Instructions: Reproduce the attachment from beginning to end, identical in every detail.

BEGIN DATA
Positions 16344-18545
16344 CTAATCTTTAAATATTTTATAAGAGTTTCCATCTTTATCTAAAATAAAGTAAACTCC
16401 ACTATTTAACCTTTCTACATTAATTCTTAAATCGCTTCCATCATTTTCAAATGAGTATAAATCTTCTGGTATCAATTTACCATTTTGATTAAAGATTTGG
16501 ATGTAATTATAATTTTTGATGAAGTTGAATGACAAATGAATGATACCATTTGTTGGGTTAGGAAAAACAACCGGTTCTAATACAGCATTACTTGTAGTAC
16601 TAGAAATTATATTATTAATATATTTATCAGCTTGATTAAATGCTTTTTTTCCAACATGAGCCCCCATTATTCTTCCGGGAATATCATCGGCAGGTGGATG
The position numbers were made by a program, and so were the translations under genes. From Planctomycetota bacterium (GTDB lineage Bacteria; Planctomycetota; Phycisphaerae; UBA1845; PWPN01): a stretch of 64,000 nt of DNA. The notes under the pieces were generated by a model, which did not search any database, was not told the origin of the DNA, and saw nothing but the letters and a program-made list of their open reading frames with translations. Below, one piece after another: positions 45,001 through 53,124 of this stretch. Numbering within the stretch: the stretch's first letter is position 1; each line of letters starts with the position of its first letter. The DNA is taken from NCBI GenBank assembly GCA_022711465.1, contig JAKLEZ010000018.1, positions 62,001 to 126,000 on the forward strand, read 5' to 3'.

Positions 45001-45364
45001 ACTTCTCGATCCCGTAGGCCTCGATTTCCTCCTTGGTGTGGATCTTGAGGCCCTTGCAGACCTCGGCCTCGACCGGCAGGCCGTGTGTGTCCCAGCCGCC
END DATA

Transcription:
Positions 16344-18545
16344 CTAATCTTTAAATATTTTATAAGAGTTTCCATCTTTATCTAAAATAAAGTAAACTCC
16401 ACTATTTAACCTTTCTACATTAATTCTTAAATCGCTTCCATCATTTTCAAATGAGTATAAATCTTCTGGTATCAATTTACCATTTTGATTAAAGATTTGG
16501 ATGTAATTATAATTTTTGATGAAGTTGAATGACAAATGAATGATACCATTTGTTGGGTTAGGAAAAACAACCGGTTCTAATACAGCATTACTTGTAGTAC
16601 TAGAAATTATATTATTAATATATTTATCAGCTTGATTAAATGCTTTTTTTCCAACATGAGCCCCCATTATTCTTCCGGGAATATCATCGGCAGGTGGATG
The position numbers were made by a program, and so were the translations under genes. From Planctomycetota bacterium (GTDB lineage Bacteria; Planctomycetota; Phycisphaerae; UBA1845; PWPN01): a stretch of 64,000 nt of DNA. The notes under the pieces were generated by a model, which did not search any database, was not told the origin of the DNA, and saw nothing but the letters and a program-made list of their open reading frames with translations. Below, one piece after another: positions 45,001 through 53,124 of this stretch. Numbering within the stretch: the stretch's first letter is position 1; each line of letters starts with the position of its first letter. The DNA is taken from NCBI GenBank assembly GCA_022711465.1, contig JAKLEZ010000018.1, positions 62,001 to 126,000 on the forward strand, read 5' to 3'.

Positions 45001-45364
45001 ACTTCTCGATCCCGTAGGCCTCGATTTCCTCCTTGGTGTGGATCTTGAGGCCCTTGCAGACCTCGGCCTCGACCGGCAGGCCGTGTGTGTCCCAGCCGCC